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Non-contact time

Discussion in 'New teachers' started by laura071005, Jan 14, 2012.

  1. laura071005

    laura071005 New commenter

    I work as a Nursery class teacher with more contact hours than the other years in the school due to the two sessions per day. I have 30 hours contact a week and only 4 hours 15 non contact altogether (split into 2 hours PPA and 2 hours 15 NQT time) I can't see how it works out to the 10% we are supposed to get but I may be wrong! Can anyone help? Thanks
     
  2. laura071005

    laura071005 New commenter

    I work as a Nursery class teacher with more contact hours than the other years in the school due to the two sessions per day. I have 30 hours contact a week and only 4 hours 15 non contact altogether (split into 2 hours PPA and 2 hours 15 NQT time) I can't see how it works out to the 10% we are supposed to get but I may be wrong! Can anyone help? Thanks
     
  3. Captain Obvious

    Captain Obvious New commenter

    You should have roughly an 81% timetable - The normal 10% PPA, and then a further 10% of that 90%. You should really have closer to 5-6 hours in total, by my count.
     
  4. Agree with the above - but the easiest way is to find out what other non-NQT teachers have. You should have 10% less teaching than them (obviously, don't look at the timetable of someone with TLRs or other responsibilities reducing their teaching time).
     
  5. If you have a 34-hour timetable approximately (including both contact and non-contact time) then you should have around 6 hours non-contact time.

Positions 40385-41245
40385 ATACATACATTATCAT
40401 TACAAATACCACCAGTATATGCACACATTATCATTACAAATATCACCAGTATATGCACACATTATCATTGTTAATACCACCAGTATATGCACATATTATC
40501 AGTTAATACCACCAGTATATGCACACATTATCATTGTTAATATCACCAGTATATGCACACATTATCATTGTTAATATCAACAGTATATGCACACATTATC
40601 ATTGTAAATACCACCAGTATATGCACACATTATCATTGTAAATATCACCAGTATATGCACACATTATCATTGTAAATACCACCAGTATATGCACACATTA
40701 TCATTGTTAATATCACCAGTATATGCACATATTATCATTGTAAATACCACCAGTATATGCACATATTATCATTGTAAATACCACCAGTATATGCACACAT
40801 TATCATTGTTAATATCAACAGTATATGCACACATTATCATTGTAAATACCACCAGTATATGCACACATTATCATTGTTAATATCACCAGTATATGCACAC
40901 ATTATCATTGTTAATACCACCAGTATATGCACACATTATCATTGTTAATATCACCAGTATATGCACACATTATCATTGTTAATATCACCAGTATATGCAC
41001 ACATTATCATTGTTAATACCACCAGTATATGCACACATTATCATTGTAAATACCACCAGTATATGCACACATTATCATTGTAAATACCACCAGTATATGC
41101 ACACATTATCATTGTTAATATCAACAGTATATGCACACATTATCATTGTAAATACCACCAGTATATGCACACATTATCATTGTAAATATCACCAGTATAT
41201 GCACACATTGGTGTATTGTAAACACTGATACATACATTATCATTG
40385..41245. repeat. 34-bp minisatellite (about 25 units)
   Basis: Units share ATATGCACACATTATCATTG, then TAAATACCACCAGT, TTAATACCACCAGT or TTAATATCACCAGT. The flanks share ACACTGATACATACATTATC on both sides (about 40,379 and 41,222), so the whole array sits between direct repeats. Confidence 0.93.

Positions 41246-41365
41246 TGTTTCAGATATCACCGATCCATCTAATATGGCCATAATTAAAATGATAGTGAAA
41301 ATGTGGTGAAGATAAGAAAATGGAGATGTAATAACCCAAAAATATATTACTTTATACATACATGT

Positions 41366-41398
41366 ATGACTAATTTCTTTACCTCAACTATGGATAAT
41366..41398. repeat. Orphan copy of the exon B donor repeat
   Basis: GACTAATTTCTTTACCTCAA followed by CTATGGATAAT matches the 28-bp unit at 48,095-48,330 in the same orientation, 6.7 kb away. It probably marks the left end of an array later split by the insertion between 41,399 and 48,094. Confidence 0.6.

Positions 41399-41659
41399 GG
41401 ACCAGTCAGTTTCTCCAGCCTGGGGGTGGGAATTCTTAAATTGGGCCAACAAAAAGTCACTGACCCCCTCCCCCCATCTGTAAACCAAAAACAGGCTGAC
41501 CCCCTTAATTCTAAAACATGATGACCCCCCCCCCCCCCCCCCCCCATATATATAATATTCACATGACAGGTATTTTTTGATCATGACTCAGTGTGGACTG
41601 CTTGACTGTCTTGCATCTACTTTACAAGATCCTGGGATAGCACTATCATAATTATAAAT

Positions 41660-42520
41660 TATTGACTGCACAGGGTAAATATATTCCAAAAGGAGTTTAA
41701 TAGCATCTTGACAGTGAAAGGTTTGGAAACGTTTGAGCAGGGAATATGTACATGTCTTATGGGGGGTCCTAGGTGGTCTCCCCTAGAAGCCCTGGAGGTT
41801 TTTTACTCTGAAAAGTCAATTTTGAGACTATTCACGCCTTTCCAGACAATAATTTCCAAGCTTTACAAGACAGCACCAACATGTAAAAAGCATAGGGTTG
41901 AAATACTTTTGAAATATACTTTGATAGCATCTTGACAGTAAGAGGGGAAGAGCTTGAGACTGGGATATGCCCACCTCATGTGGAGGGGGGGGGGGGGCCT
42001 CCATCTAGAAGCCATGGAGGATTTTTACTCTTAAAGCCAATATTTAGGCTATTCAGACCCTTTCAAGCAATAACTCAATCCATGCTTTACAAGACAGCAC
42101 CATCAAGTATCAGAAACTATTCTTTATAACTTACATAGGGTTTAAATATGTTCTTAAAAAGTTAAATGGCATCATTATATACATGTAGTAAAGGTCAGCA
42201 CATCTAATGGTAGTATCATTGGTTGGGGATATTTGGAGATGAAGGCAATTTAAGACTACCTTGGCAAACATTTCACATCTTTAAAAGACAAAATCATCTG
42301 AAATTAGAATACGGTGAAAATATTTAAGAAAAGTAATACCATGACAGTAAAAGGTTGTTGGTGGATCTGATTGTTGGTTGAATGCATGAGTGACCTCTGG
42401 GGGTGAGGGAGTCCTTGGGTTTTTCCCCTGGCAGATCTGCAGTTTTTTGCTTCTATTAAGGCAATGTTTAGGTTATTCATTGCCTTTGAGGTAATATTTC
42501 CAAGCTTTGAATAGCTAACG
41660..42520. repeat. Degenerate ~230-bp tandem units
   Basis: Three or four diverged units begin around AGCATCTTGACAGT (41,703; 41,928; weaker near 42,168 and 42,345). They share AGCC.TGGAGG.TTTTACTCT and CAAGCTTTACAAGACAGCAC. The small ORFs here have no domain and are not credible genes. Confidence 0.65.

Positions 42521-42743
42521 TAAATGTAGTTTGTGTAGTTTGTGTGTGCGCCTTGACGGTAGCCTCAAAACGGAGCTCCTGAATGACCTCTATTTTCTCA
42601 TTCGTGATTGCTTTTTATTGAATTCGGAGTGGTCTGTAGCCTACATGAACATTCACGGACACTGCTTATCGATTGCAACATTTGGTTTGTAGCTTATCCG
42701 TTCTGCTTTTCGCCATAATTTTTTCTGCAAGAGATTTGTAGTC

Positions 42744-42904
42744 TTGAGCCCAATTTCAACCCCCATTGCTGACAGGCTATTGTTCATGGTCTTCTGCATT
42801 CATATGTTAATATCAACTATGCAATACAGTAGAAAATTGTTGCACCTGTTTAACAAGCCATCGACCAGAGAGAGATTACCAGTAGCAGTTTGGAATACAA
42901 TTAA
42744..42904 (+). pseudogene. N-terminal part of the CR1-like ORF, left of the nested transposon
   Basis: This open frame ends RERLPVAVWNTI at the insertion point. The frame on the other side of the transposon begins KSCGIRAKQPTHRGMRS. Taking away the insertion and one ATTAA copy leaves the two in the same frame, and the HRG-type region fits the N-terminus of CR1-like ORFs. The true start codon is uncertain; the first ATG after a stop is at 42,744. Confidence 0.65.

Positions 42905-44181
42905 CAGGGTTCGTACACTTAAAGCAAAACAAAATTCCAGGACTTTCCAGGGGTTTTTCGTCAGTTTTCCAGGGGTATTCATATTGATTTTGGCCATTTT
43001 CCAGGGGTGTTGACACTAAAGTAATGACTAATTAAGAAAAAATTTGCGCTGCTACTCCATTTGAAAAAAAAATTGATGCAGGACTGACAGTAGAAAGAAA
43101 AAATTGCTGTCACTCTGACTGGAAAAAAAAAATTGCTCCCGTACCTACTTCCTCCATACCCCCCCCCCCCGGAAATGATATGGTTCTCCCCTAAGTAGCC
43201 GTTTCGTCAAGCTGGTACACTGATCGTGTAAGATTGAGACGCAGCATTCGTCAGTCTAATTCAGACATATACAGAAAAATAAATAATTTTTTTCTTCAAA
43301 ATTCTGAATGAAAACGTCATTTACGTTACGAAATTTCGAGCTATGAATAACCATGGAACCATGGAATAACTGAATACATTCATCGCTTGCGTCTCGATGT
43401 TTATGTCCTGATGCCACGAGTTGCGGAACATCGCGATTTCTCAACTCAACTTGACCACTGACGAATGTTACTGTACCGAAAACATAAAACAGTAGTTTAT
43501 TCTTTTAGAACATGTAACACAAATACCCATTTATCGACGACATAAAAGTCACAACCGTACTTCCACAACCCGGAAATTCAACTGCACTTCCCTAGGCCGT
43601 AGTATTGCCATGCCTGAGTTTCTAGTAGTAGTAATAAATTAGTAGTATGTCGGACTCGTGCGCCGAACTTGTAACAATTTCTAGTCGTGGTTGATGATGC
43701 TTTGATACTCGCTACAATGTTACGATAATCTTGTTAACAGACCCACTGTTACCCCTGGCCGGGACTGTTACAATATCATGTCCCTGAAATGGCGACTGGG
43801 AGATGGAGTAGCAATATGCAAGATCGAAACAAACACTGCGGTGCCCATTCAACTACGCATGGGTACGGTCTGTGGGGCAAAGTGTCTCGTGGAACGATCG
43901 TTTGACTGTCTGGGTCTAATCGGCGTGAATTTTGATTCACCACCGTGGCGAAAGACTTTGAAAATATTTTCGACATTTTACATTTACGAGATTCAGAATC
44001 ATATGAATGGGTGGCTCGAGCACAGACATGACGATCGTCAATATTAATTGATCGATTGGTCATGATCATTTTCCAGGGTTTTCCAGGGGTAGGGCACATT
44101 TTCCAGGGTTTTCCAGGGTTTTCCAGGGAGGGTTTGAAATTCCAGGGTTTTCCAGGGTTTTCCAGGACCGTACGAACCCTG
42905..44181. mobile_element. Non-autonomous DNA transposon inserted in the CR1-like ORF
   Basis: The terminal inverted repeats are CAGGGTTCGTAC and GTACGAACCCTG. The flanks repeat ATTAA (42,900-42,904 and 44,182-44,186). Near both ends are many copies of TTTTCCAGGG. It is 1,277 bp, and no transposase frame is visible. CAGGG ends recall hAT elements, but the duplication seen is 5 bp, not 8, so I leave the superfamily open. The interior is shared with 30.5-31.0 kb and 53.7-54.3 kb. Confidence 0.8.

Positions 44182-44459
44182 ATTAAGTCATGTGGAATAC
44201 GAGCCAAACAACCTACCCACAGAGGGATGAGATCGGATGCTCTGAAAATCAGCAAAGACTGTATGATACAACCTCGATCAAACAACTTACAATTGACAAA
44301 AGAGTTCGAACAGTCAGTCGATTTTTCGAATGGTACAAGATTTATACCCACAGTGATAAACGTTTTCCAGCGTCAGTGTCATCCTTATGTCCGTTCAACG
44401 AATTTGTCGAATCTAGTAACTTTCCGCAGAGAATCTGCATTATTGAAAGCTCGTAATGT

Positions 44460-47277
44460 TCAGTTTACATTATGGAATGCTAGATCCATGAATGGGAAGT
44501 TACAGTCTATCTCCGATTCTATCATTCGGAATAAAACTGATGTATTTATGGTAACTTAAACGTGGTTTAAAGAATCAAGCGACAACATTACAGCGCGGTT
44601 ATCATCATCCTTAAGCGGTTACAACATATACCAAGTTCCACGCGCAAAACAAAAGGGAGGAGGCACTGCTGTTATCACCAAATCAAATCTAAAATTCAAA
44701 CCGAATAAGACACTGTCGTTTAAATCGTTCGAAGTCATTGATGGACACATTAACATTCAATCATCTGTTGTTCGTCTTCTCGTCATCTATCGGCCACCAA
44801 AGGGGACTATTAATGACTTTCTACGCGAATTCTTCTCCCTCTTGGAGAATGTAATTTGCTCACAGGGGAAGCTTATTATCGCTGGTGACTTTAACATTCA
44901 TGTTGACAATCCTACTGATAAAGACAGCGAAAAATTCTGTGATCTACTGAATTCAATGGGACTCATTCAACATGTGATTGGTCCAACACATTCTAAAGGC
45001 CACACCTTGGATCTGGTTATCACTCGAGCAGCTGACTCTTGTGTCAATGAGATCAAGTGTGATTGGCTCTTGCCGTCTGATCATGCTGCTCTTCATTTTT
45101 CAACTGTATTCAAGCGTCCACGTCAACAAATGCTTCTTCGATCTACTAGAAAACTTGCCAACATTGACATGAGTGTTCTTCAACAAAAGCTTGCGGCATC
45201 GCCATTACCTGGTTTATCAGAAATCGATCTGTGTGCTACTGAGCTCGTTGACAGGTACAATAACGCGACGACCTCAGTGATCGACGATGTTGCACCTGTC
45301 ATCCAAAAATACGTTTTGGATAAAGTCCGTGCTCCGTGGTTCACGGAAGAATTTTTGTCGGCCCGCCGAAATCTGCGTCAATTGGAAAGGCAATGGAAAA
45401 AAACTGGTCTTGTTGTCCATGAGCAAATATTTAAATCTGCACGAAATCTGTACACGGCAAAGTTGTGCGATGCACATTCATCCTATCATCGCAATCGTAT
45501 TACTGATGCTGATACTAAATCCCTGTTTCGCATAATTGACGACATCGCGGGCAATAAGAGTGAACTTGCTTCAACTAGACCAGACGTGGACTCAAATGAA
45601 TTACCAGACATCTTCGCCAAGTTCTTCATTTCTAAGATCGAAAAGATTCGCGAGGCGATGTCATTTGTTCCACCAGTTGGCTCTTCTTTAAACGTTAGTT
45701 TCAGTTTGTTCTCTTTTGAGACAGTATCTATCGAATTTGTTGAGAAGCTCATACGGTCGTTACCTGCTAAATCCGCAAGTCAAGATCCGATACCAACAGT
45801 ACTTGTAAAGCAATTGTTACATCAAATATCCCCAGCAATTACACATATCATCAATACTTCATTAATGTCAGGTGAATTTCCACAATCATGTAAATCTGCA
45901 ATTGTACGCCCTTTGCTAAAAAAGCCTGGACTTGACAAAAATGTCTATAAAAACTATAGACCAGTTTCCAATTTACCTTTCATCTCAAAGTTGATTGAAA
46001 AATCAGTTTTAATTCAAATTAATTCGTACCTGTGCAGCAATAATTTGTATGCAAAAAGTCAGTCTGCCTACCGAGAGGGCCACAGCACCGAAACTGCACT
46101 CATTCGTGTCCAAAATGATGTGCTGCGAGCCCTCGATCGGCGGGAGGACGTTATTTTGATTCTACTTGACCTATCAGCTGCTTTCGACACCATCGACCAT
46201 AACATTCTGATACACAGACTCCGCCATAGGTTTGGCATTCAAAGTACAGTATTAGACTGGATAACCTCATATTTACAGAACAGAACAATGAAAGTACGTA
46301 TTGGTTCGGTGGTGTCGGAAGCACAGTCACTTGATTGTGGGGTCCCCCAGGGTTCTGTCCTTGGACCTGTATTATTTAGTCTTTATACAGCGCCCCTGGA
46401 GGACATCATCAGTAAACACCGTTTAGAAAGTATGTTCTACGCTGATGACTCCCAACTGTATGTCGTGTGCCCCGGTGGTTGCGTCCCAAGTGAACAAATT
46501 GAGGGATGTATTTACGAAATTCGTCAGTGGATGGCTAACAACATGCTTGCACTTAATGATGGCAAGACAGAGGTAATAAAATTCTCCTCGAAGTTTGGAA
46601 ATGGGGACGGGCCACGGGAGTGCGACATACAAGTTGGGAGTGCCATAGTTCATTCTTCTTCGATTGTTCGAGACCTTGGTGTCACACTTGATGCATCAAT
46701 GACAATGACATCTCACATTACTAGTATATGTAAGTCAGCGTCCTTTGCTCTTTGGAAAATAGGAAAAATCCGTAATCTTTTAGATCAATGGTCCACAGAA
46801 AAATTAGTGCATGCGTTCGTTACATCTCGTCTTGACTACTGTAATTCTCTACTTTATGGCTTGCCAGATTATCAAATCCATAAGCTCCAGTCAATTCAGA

I could be wrong as I don't know whether time before/after school is counted into your overall timetable and I'm poorly so I'm not exactly on top thinking form but that's what I've calculated.
     
  6. Your reduction must be based on the timetable of a teacherwho is not a NQT and who have no allowances. You should look at teaching onbly,not non-teaching duties.You should get a 19% reduction as explained in the post above. Ask the school to show how they calculated your allowances and which bits are for PPA and which for NQT. If you are unsure, ask the LA NQT adviserto help.
    James
     
  7. jubilee

    jubilee Star commenter

    Do you teach 30 hours or is 30 hours the maximum teaching time in EYFS (6x 3HR SESSIONS)?
    iF YOU ARE TEACHING FOR 25HRS 45 MINS, WITH 4HRS 15 mins combine PPA and NQT time, you are being shortchanged on non-contact time.
    With total contact time of 30 hours in the school week, a non-NQT would teach nearly 27.3hrs maximum and have 2.7 hrs minimum PPA.
    An NQT would get an extra2.7 hours NQT time, reducing their contact time to a maximum of 24.6 hours.You should have thew equivalent of almost a day off timetable.
    You could look at the schedule for teachers in the 5+ age range and take another 10% off the maximum timetabled lessons of a non-NQT.
    PPA and NQT needs to be given in regular slots but it doesn't have to be weekly or fortnightly. Some NQTs are sent on day-long courses and use up 2 weeks' allocation of NQT time, teaching more in the following week. Your school could redress the PPA/NQT defecit with half-termly or termly extra days or half days off timetable.
    If EYFS is treated differently and you can't claim parity with teachers in KS1 AND ks2, you will have fewer Directed Time hours spare for the Head to use you outside the timetabled day. You would not have to attend as many meetings/parents' evenings etc as other staff whose pupil day is 25 hours instead of 30.
     
  8. Sounds like I am being shortchanged as well, why am I not surprised?
     
  9. welshwizard

    welshwizard Established commenter Forum guide

    It is a statutory requirement so don't put up with it. the time is there to allow you to make the transition into teaching and fully gain from the induction process.
     
  10. Do you work the same amount of hours for 5 days a week. If so it should roughly be equaled to a day. You have to remember to take out any breaks out of your total work hours before you work out the 19%. Hope that helps.
     

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